Post Pregnancy: The Journey Back

PFI Pregnancy and Post Natal Wellness

 Post Pregnancy: The Journey Back

Director and Principle Trainer PFI, Suzanne Newby


Healing after baby is not a linear process. Someone smart once said it takes nine months to grow them, a minimum of nine months for our body to heal, and 12 months to get back to “normal” (whatever that is?). But it is true!

A mother’s cross to bear is that we spend a lot of time taking care of everyone and everything else, and we sometimes forget to show ourselves some compassion.

I know first-hand that in the thick of the “survival bubble” of the first few weeks, and months, our own recovery isn’t necessarily a priority. Let’s face it, we’re lucky just to grab a shower every now and then because our focus is so intently trained on keeping our fresh, vulnerable little humans alive, safe and nourished.

Bo and Zuma

On top of this, whether you’re learning how to care for a baby for the first time, or you’re learning about your new baby while trying to keep other small humans (aka toddlers) alive at the same time; the learning curve is steep and the road isn’t always smooth.

Safe to say, your plate is full and probably overflowing.

Three babies in I’m the first to admit hindsight really is 20/20; but looking back on my own journey(s) makes me particularly passionate about supporting and empowering post-natal women. That’s why I’m excited about this wellness event, bringing together some amazing women to talk about the issues that really matter to us at this time of life.

Today the journey back from pregnancy and childbirth is an interesting, and very public concept; whereas in the past is was treated more like the private recovery it is.

As a society we are getting better at understanding the needs of women immediately following birth, and in the weeks and months that follow. But as with pregnancy in the digital era, there’s an awful lot of noise around what “after baby” should look like.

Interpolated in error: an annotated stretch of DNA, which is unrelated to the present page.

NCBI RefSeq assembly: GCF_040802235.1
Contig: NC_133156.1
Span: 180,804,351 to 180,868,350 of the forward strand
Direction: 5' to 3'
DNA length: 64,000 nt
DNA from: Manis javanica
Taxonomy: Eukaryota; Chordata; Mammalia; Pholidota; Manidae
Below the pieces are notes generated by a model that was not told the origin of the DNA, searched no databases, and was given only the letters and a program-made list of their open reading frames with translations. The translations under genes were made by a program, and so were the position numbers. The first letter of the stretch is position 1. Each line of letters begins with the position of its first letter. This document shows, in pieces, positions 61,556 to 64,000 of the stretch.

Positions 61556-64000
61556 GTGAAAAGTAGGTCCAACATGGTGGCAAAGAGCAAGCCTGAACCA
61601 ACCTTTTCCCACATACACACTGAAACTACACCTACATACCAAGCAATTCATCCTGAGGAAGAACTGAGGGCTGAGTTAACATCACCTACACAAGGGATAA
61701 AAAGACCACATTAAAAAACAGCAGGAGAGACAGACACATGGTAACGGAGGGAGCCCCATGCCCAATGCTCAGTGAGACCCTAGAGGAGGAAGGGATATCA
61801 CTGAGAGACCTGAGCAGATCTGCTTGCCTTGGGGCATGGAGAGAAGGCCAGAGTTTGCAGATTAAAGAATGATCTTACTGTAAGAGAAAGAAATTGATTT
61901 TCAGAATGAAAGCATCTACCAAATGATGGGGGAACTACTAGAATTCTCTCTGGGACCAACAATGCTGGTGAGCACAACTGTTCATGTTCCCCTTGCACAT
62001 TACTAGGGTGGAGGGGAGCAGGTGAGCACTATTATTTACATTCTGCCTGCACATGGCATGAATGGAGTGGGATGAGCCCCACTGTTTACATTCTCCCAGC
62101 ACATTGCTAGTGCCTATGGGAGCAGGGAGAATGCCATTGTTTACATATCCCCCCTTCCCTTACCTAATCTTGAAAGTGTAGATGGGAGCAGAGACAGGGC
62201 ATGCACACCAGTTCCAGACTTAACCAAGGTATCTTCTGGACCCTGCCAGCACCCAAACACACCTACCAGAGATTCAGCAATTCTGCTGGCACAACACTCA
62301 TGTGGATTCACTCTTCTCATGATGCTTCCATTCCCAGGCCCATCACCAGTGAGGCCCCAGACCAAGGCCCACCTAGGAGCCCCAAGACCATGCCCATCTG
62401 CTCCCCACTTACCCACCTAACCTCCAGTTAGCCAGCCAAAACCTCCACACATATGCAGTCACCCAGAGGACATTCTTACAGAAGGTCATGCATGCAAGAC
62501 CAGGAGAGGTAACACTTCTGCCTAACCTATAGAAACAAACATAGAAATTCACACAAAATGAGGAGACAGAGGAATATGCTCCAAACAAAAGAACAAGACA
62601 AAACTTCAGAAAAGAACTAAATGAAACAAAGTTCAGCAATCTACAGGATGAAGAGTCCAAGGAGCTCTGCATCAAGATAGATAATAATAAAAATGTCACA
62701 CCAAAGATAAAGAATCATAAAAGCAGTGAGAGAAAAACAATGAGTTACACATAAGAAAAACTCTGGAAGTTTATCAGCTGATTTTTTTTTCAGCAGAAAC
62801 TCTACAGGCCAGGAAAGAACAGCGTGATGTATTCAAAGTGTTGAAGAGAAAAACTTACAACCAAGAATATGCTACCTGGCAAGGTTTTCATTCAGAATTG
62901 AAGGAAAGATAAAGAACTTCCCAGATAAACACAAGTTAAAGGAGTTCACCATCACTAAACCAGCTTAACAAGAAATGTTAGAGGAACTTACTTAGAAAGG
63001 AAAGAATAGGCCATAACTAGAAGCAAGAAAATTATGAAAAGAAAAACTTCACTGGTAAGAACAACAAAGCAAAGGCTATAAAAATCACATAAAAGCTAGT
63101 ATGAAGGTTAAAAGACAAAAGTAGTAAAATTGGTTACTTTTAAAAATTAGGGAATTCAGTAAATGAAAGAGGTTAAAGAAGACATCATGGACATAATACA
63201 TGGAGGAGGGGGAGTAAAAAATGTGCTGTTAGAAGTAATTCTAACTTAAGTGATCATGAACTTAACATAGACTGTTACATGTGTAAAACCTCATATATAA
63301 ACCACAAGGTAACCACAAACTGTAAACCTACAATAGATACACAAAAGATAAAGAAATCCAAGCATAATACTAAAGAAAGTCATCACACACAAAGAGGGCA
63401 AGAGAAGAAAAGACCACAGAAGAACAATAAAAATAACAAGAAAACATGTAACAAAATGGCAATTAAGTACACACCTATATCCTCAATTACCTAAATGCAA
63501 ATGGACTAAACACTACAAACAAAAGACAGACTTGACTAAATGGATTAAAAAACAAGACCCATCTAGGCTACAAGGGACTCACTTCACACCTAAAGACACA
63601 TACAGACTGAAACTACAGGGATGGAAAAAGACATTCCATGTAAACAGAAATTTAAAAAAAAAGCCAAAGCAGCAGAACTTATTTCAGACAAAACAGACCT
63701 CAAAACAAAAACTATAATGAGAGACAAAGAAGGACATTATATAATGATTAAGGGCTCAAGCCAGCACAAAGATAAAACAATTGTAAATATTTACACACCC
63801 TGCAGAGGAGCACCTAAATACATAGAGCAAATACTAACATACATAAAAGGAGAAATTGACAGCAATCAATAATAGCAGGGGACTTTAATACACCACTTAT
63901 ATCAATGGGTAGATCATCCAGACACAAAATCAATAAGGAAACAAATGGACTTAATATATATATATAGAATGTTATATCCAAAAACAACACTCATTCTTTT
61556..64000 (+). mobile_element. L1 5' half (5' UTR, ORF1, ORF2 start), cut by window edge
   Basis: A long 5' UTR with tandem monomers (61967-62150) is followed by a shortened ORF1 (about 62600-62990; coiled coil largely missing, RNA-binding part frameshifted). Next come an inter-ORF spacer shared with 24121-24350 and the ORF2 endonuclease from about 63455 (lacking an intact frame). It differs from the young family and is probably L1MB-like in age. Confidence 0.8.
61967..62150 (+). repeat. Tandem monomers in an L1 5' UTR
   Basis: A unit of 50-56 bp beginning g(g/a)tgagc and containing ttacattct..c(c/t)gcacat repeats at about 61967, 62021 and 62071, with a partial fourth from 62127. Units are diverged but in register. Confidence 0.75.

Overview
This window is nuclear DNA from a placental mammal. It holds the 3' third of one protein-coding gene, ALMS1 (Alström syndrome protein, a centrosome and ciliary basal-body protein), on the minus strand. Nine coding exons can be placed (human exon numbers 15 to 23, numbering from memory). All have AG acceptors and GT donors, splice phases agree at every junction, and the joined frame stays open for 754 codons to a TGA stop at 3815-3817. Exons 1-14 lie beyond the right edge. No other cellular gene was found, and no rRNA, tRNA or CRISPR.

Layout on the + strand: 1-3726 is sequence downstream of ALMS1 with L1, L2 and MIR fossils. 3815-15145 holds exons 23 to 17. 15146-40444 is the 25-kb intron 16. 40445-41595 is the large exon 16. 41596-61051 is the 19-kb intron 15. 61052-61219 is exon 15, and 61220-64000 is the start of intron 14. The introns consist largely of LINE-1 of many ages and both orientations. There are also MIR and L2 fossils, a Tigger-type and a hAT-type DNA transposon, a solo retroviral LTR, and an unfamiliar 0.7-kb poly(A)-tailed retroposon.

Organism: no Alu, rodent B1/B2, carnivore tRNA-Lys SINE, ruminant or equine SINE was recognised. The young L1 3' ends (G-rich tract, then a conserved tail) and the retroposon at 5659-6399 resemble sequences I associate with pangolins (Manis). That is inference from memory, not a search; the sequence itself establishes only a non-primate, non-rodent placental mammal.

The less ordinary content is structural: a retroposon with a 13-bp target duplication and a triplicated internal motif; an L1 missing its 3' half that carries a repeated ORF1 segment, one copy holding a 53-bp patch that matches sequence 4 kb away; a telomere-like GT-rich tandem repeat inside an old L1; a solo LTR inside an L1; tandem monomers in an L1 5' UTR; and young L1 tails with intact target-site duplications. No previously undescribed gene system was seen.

If social media alone is anything to go by we should all be in waist trainers three weeks postpartum, pumping a juice cleanse and drop our baby weight by the six-week check, then celebrate with a side by side transformative pic on Instagram. Steeling ourselves against these kinds of messages is exhausting; as if we don’t have enough pressure on us already!

The “appropriate” or “right” recovery from childbirth is a myth. Let’s stop giving it oxygen and get real! Life after baby is messy and unpredictable and imperfect, and different for every woman.

Physically and mentally, my “journey back” looked different with each child.

When my eldest son Bo was born, he was so unwell he couldn’t latch on my breast to feed. Even though born full-term, he was fed nasally and closely monitored like a premature baby: it was an intense situation from word go.

A consulting paediatrician, who granted did have my son’s health as his first priority, advised I give up on breastfeeding before I had even started. “Too difficult” and “not enough colostrum” to even bother to express it for nasal feeding.

Anyone who knows me will confirm that the best way to get me to do anything, is to tell me I can’t do it. Naturally, I took this doctor’s advice as a challenge. Cue: the pump-a-thon. For two weeks and a hell of a lot of Weleda Breastfeeding Tea (I highly recommend) I pumped, and ended up exceeding that paediatrician’s “minimum viable amount” to breastfeed my child. By the time we went home, Bo was happily feeding on the breast.

When talking to expectant or new Mums I like to share this story because I think sometimes in the rush and intensity of childbirth and immediate after care, we can lose ourselves. But I believe that part of self-care is honouring your instincts (this applies to motherhood generally!), even when you feel vulnerable, and not being afraid to speak up or stick to your guns.

Once the baby is on the outside, we can get caught up the “weeks” race: six weeks, eight weeks, 12 weeks, but there’s no rush on recovery!

For me, all my experiences with post-natal recuperation were about being ready to start to rebuild myself. With Bo in particular, it was also about him being strong and healthy, so I could feel comfortable giving myself some time.

I had some tearing from his birth, and a pretty severe case of Hypertonic Pelvic Floor Dysfunction. A hypertonic pelvic floor is one that has trouble relaxing, causing pain in the pelvic region. It’s not uncommon to Pilates professionals and athletes, and typically requires a women’s health physiotherapist to rehabilitate.

All up it took three months to rehabilitate back to my pre-pregnancy functionality. Is that fast? I don’t know? Does it matter? No!

Bo, Zuma and mum

I got there with the help of a physio, and doing some light cardio and easing back into post-natal Pilates. Following instructions, listening to my body, being gentle and patient.